What: Meaning ‘world upside down’ in Quechua, Pachacuti – which was set up by Fashion Revolution Day’s Carry Somers – works with textile producers in the Andean region to improve the livelihoods of those in the area and to help preserve the rich cultural heritage of Latin America.
Shop now: FITZGERALD hat for £54 from PACHACUTI
What: For over 25 years, People Tree has partnered with Fair Trade producers, garment workers, artisans and farmers in the developing world to produce ethical and eco fashion collections.
What: Through its locally made project, Seasalt is increasing the amount of clothes that it manufactures locally in the South West, Guernsey and across the UK so you might just end up wearing something which was made round the corner from you.
Shop now: Sailor Top for £29.95 from Seasalt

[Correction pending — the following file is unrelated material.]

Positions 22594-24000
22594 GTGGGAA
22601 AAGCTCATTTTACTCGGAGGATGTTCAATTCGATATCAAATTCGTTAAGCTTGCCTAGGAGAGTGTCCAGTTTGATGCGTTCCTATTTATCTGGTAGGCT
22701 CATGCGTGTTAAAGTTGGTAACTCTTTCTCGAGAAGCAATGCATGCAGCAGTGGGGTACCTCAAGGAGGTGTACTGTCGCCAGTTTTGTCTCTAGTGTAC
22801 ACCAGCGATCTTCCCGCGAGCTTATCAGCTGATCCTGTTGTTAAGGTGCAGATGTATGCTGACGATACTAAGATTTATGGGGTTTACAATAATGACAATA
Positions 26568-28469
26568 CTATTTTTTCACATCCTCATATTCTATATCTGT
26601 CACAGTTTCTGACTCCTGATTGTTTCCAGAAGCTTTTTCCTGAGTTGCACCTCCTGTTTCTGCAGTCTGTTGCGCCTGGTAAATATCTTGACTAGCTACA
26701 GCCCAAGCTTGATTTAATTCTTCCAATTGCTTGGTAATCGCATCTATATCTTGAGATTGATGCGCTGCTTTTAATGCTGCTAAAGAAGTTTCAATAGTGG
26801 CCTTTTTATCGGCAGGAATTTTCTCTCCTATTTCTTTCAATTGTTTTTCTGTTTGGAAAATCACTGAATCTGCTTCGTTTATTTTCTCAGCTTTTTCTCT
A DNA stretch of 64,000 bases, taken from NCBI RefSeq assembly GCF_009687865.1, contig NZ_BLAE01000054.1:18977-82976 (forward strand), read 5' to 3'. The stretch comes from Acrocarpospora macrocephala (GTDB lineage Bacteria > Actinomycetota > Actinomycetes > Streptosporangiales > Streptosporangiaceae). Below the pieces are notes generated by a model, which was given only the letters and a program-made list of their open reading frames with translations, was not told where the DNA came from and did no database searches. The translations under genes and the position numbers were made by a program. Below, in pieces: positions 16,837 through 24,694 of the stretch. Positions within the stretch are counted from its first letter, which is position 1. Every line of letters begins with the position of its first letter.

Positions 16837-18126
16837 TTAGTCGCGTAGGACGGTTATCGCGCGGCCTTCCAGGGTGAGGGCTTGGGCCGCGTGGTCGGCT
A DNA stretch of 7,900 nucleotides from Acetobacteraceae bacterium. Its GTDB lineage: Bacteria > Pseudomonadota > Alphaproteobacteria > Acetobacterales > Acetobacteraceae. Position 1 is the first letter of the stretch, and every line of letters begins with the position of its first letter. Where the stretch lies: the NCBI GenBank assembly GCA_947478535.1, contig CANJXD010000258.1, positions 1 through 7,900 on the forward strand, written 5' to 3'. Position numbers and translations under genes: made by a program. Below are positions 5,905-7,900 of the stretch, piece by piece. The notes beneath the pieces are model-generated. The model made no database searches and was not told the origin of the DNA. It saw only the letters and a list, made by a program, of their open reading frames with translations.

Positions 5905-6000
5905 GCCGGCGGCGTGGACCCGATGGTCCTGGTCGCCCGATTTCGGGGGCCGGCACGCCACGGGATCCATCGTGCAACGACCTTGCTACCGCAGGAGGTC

Tales of Thread
Sourcing the highest quality materials and repurposing materials including: organic cotton and silk; natural dyes; and Masaai beading, Tales of Thread works with collectives and factories that guarantee above market wages, in safe working conditions and are committed to social impact. Supporting female owned/managed businesses by going beyond financial impact to offer communication and leadership training.
What: As well as providing clothing for all of our outdoorsy needs (surfing-weekend-with-boyfriend outfits sorted) Patagonia are committed to the Corporate Responsibility movement working with all stages of production to ensure that fair labour practices are in motion.
Working with artisans to create hand crafted jewellery, Made has previously collaborated with fashion industry big shots including Louis Vuitton, Tommy Hilfiger, Edun, ASOS, Topshop and more. Employing over 60 men and women in a workshop in Kenya, Made teaches locals new skills and provides long-term employment as well as using environmentally sound materials.
Shop now: CAST ANGLE BANGLE for £40 from made